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The COVID-19 consumer research

The Food Standards Agency with Ipsos Mori and Bright Harbour carried out research in England, Wales and Northern Ireland to monitor the experience and behaviours of consumers when it comes to key food risks during the pandemic.
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The Food Standards Agency commissioned social research to develop its evidence base on issues affecting consumers and businesses in order to inform its COVID-19 response. The published data includes waves from April to November 2020, the data from future waves will be published in due course.  

Ipsos Mori were commissioned to track consumer attitudes through an omnibus survey. Bright Harbour were commissioned to produce qualitative reports on the lived experience of people living in food insecurity during COVID-19 and the impact on consumers’ engagement with the food system in June and November 2020.  

Additionally, we undertook in house social media listening to support our insight gathering around the impact of COVID-19 on food safety, food authenticity and food regulation. 

In addition, the COVID-19 expert panel was set up to help identify the most important implications of the COVID-19 outbreak in relation to food policy. The FSA drew on its networks of leading researchers and industry experts between April and November 2020.  

Key findings 

COVID-19 Consumer Tracker 

Eating out 

Prior to the second national lockdown, a tenth of respondents said they felt it was safe to eat out in October, continuing a slow but significant upward trend seen since early summer (e.g. July 6%). Around 1 in 5 (21%) reported that they did not intend to eat out in the foreseeable future. This figure was stable across the previous 3 months, following a significant drop in August (to 20%, from 31% in July).

Eating food past use-by dates

A sizeable proportion of people continue to eat more risky foods past their use by date. In November, this ranged from 20% to 38% among those who had eaten the food in question. Food insecurity is a factor in this behaviour with those who reported cutting the size of their meals or skipping meals due to financial concerns being less likely to report always checking use by dates (37% compared to 48%).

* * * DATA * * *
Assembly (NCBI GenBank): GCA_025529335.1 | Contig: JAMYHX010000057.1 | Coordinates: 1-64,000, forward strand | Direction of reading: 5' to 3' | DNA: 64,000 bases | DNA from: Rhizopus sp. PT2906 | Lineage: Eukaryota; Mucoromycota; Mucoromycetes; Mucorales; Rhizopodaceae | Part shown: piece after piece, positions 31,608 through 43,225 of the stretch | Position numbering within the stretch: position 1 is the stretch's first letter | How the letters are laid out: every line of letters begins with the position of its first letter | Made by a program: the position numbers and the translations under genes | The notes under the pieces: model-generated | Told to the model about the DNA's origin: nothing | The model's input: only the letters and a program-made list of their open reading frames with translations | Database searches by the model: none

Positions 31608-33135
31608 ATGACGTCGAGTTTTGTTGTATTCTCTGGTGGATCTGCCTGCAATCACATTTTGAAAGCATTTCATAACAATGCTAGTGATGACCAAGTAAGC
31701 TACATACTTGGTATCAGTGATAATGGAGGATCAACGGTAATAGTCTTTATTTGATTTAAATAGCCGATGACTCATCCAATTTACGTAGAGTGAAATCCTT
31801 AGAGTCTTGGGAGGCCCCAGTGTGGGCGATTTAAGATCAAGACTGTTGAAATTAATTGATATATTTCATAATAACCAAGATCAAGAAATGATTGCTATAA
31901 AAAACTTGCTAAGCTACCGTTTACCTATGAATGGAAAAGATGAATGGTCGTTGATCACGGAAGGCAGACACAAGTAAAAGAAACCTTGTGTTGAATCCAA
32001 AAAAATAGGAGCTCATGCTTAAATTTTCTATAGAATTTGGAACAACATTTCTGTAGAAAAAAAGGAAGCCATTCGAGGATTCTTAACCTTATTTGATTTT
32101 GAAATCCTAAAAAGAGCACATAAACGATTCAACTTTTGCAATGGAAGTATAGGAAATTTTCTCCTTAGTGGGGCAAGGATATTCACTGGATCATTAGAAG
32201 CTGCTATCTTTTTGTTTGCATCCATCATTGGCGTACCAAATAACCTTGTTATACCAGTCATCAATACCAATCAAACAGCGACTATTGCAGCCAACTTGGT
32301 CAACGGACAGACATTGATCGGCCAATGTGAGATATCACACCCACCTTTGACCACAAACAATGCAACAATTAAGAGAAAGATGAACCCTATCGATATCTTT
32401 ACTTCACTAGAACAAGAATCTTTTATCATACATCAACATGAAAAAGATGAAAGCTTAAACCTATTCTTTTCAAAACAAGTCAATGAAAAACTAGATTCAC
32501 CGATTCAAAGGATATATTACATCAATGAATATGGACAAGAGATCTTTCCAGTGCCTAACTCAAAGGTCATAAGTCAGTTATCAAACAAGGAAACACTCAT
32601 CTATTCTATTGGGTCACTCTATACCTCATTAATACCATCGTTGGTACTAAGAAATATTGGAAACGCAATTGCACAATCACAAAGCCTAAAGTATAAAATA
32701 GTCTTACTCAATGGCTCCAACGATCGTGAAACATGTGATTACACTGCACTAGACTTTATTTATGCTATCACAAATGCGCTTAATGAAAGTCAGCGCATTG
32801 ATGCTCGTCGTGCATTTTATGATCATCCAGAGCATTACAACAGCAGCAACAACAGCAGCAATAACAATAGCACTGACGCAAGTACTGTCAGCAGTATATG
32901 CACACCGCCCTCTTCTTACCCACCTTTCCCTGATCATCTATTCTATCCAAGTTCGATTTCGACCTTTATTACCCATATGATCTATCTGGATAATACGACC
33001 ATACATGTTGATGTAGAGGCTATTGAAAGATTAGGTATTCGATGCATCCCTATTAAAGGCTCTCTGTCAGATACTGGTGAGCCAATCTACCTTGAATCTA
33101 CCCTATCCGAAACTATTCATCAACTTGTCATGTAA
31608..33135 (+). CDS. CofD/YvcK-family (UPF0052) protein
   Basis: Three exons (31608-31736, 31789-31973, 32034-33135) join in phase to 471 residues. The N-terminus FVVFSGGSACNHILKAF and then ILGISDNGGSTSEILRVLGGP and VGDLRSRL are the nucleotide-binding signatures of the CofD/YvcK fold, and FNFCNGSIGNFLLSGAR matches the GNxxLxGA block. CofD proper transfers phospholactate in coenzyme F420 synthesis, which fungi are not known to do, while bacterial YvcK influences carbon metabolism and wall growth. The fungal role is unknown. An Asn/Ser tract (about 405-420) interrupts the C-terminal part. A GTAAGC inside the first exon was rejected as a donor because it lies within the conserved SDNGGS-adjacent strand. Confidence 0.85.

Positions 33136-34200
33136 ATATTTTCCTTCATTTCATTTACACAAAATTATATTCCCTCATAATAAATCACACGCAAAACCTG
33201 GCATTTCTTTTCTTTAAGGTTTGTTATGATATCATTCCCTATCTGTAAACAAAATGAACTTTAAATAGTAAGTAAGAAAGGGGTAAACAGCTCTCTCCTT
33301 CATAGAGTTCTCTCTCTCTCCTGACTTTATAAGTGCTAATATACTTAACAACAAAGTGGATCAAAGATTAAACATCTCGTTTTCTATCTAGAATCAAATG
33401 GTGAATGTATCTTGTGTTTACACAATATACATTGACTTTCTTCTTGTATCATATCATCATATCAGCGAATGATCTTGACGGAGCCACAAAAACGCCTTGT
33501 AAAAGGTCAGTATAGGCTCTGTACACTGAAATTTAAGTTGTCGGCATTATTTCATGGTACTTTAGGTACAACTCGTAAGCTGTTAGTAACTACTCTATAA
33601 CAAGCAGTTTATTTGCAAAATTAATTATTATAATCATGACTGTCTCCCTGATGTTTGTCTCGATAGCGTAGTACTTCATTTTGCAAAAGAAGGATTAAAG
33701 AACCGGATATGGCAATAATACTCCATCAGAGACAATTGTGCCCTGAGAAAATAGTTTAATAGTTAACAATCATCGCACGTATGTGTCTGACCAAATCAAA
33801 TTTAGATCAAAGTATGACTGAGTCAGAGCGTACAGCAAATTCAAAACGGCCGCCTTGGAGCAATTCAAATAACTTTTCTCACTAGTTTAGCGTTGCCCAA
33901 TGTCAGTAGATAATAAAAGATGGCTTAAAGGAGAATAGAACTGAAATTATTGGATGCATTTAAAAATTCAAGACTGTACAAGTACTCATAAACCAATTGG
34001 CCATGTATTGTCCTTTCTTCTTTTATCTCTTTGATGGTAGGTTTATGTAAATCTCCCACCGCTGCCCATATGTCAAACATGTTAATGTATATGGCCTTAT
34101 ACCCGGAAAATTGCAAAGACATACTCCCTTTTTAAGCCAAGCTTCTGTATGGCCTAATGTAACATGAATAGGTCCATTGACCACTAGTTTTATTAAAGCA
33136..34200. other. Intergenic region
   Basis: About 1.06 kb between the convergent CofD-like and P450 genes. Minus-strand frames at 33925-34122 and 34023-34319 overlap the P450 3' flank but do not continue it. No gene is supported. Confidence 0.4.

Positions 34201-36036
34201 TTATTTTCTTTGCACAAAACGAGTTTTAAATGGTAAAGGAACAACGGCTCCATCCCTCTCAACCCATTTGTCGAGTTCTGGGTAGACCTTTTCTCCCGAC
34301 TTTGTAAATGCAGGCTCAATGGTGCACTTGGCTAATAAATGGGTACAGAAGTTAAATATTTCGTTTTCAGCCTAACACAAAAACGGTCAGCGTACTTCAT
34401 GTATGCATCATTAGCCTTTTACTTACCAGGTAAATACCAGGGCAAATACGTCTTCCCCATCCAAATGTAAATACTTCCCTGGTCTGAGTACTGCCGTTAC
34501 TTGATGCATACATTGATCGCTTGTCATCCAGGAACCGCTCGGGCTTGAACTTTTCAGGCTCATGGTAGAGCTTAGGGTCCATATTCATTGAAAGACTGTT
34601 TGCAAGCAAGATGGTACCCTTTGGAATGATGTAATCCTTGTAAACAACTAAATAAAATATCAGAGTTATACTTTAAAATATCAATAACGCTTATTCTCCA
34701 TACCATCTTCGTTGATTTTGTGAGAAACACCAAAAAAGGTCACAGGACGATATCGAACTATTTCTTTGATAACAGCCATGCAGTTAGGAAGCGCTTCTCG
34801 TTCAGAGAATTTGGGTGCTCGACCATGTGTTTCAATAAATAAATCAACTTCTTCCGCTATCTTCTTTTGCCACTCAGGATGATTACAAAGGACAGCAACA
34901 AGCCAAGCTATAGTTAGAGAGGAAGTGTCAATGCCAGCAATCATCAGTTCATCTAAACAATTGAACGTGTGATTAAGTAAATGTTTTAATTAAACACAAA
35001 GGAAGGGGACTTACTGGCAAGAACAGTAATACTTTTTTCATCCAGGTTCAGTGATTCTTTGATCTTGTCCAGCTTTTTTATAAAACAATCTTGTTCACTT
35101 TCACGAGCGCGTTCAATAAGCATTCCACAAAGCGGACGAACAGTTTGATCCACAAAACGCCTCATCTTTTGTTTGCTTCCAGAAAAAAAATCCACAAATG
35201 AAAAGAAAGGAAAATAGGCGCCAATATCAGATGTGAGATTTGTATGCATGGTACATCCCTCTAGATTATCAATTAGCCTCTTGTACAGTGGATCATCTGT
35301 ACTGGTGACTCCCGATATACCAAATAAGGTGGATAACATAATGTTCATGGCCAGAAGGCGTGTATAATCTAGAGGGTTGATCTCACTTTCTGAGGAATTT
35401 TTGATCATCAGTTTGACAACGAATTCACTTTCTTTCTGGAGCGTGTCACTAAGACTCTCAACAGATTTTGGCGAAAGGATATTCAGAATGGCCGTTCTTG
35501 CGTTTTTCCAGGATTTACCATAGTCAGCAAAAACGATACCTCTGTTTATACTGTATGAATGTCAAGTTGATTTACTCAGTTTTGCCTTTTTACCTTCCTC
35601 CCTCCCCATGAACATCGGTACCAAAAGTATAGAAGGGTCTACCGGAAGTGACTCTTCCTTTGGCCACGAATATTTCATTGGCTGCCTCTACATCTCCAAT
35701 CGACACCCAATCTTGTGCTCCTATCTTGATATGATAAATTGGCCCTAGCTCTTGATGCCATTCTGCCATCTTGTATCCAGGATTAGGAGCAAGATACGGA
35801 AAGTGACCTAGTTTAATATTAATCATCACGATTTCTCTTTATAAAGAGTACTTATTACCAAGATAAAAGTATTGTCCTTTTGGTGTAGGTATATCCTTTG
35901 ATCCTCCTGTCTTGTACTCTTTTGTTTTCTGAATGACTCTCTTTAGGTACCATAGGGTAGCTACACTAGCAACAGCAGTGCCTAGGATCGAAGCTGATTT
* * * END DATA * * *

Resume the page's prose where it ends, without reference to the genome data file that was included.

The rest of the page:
Food availability/affordability 

Levels of food insecurity dipped in August (to 12% from 16% in July) but increased significantly in September (to 18%) and have remained steady since. In November 1 in 5 respondents (19%) reported cutting down on meals for financial reasons.  

Food insecurity is a particular issue for younger age groups, being experienced by 38% of 16-24 year olds in November, a significant increase since the late summer (22% in August). Those who have been advised to self-isolate, households with a child, and those who have a physical or mental health condition, are also more likely to be experiencing food insecurity.  

There continues to be a particularly steep age differential in reported food bank or food charity usage, with 26% of 16-24 year olds reporting accessing food in this way in November but only 3% of those aged 45-54. The 16-24 year age group has seen a 3 fold increase since August (9%).